Know Thyself and Become What You Are: A Eudaimonic Approach to Psychological Well-Being

Know Thyself and Become What You Are: A Eudaimonic Approach to Psychological Well-Being In an effort to strengthen conceptual foundations of eudaimonic well-being, key messages from Aristotle’s Nichomacean Ethics are revisited. Also examined are ideas about positive human functioning from existential and utilitarian philosophy as well as clinical, developmental, and humanistic psychology. How these perspectives were integrated to create a multidimensional model of psychological well-being [Ryff, C.D.: 1989a, Journal of Personality and Social Psychology 57(6), pp. 1069–1081] is described, and empirical evidence supporting the factorial validity of the model is briefly noted. Life course and socioeconomic correlates of well-being are examined to underscore the point that opportunities for eudaimonic well-being are not equally distributed. Biological correlates (cardiovascular, neuroendocrine, immune) of psychological well-being are also briefly noted as they suggest possible health benefits associated with living a life rich in purpose and meaning, continued growth, and quality ties to others. We conclude with future challenges in carrying the eudaimonic vision forward. http://www.deepdyve.com/assets/images/DeepDyve-Logo-lg.png Journal of Happiness Studies Springer Journals

Know Thyself and Become What You Are: A Eudaimonic Approach to Psychological Well-Being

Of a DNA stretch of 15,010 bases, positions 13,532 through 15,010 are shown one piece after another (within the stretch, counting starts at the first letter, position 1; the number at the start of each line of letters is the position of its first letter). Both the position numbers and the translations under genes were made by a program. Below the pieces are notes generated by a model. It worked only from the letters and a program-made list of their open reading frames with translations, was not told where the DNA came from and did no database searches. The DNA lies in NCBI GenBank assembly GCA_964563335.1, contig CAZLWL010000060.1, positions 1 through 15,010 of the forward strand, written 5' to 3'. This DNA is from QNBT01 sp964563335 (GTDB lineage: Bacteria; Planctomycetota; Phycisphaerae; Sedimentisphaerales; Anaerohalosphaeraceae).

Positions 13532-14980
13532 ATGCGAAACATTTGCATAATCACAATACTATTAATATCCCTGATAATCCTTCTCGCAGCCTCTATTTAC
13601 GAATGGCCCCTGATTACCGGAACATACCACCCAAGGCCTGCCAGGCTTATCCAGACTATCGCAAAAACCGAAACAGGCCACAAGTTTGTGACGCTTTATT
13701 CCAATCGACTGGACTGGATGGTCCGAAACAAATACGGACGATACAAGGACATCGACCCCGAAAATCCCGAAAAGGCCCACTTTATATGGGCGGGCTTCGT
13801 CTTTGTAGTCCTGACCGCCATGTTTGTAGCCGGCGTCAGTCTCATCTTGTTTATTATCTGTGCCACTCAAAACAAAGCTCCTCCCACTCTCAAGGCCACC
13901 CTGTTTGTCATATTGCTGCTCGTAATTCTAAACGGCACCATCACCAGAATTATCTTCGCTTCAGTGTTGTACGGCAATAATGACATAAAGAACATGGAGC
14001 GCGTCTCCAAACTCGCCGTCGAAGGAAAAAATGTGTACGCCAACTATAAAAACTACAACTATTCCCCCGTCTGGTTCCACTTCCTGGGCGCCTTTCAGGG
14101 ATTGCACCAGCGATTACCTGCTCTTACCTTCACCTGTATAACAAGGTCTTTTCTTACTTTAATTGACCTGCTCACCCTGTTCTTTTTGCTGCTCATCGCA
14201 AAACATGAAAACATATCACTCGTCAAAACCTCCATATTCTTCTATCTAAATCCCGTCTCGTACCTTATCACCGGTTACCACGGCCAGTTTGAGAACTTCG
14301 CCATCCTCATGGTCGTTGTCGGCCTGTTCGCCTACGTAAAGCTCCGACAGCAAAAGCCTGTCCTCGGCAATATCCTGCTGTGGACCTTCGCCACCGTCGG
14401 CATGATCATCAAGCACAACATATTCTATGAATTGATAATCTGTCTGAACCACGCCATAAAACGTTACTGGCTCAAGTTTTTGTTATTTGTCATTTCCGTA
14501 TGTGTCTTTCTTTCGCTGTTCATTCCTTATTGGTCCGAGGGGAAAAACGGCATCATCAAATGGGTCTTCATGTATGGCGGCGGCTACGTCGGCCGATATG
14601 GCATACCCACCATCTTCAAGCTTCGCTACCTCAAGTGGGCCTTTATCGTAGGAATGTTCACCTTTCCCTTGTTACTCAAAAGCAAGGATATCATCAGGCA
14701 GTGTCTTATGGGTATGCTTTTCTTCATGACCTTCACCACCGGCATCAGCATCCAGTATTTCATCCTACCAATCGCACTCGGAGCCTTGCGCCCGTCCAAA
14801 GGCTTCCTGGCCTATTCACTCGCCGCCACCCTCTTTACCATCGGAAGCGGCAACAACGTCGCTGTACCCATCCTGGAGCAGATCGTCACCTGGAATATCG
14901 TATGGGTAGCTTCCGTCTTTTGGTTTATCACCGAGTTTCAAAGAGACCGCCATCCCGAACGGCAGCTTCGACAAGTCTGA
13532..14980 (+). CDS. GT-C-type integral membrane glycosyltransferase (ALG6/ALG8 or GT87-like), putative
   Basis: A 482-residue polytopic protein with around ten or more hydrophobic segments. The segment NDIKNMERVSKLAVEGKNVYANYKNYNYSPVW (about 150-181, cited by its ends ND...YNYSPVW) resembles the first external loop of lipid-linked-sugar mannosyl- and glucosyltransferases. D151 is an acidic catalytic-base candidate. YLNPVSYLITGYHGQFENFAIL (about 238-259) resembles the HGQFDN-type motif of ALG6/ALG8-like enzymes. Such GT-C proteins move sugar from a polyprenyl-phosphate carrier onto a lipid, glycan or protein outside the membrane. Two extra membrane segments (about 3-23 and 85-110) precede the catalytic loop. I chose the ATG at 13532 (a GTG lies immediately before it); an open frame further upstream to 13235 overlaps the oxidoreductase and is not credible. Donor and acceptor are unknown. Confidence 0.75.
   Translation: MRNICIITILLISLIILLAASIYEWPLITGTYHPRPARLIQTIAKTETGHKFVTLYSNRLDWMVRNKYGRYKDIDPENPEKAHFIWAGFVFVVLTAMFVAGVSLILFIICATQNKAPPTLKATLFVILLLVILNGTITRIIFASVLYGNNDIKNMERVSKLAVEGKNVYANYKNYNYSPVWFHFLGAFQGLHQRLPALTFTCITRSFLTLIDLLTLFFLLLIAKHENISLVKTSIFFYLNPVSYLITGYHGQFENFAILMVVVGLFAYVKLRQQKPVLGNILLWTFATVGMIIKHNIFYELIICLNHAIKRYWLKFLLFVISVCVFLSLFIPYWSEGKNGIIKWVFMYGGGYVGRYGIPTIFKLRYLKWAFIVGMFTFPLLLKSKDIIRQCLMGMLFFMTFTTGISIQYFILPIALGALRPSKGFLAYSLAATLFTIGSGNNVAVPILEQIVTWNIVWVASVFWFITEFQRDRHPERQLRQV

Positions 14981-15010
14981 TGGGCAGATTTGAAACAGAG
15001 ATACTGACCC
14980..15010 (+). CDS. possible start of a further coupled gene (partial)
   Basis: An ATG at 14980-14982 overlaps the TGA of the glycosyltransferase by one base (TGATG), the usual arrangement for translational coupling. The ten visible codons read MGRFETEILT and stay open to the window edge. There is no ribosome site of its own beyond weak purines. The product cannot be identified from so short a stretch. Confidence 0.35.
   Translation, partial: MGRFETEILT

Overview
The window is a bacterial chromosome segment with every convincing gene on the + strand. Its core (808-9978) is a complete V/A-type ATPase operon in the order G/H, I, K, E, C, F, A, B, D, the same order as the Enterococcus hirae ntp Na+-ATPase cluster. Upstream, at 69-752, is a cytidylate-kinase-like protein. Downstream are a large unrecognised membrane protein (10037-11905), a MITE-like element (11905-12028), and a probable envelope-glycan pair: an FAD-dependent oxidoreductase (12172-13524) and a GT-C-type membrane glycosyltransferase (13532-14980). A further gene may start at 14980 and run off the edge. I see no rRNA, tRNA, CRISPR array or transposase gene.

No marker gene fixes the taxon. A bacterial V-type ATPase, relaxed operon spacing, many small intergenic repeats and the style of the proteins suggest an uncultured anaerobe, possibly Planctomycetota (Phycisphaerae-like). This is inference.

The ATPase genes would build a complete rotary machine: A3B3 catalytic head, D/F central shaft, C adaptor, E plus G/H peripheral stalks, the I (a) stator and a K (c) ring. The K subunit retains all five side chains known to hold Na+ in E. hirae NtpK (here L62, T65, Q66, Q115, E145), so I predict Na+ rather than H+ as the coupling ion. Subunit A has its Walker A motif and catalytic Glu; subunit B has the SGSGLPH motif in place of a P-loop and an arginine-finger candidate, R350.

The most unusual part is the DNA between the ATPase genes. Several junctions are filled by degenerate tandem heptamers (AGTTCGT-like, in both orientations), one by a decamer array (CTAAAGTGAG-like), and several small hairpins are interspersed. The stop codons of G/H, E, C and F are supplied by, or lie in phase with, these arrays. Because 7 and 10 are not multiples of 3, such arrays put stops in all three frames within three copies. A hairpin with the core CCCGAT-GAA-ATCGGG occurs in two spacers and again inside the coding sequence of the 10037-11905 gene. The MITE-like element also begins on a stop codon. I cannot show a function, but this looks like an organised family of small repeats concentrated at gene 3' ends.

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Publisher
Springer Journals
Copyright
Copyright © 2006 by Springer Science+Business Media B.V.
Subject
Social Sciences; Quality of Life Research; Personality and Social Psychology; Economics, general; Quality of Life Research; Philosophy, general; Positive Psychology
ISSN
1389-4978
eISSN
1573-7780
D.O.I.
10.1007/s10902-006-9019-0
Publisher site
See Article on Publisher Site

Abstract

In an effort to strengthen conceptual foundations of eudaimonic well-being, key messages from Aristotle’s Nichomacean Ethics are revisited. Also examined are ideas about positive human functioning from existential and utilitarian philosophy as well as clinical, developmental, and humanistic psychology. How these perspectives were integrated to create a multidimensional model of psychological well-being [Ryff, C.D.: 1989a, Journal of Personality and Social Psychology 57(6), pp. 1069–1081] is described, and empirical evidence supporting the factorial validity of the model is briefly noted. Life course and socioeconomic correlates of well-being are examined to underscore the point that opportunities for eudaimonic well-being are not equally distributed. Biological correlates (cardiovascular, neuroendocrine, immune) of psychological well-being are also briefly noted as they suggest possible health benefits associated with living a life rich in purpose and meaning, continued growth, and quality ties to others. We conclude with future challenges in carrying the eudaimonic vision forward.

Journal

Journal of Happiness StudiesSpringer Journals

Published: Oct 5, 2006

References

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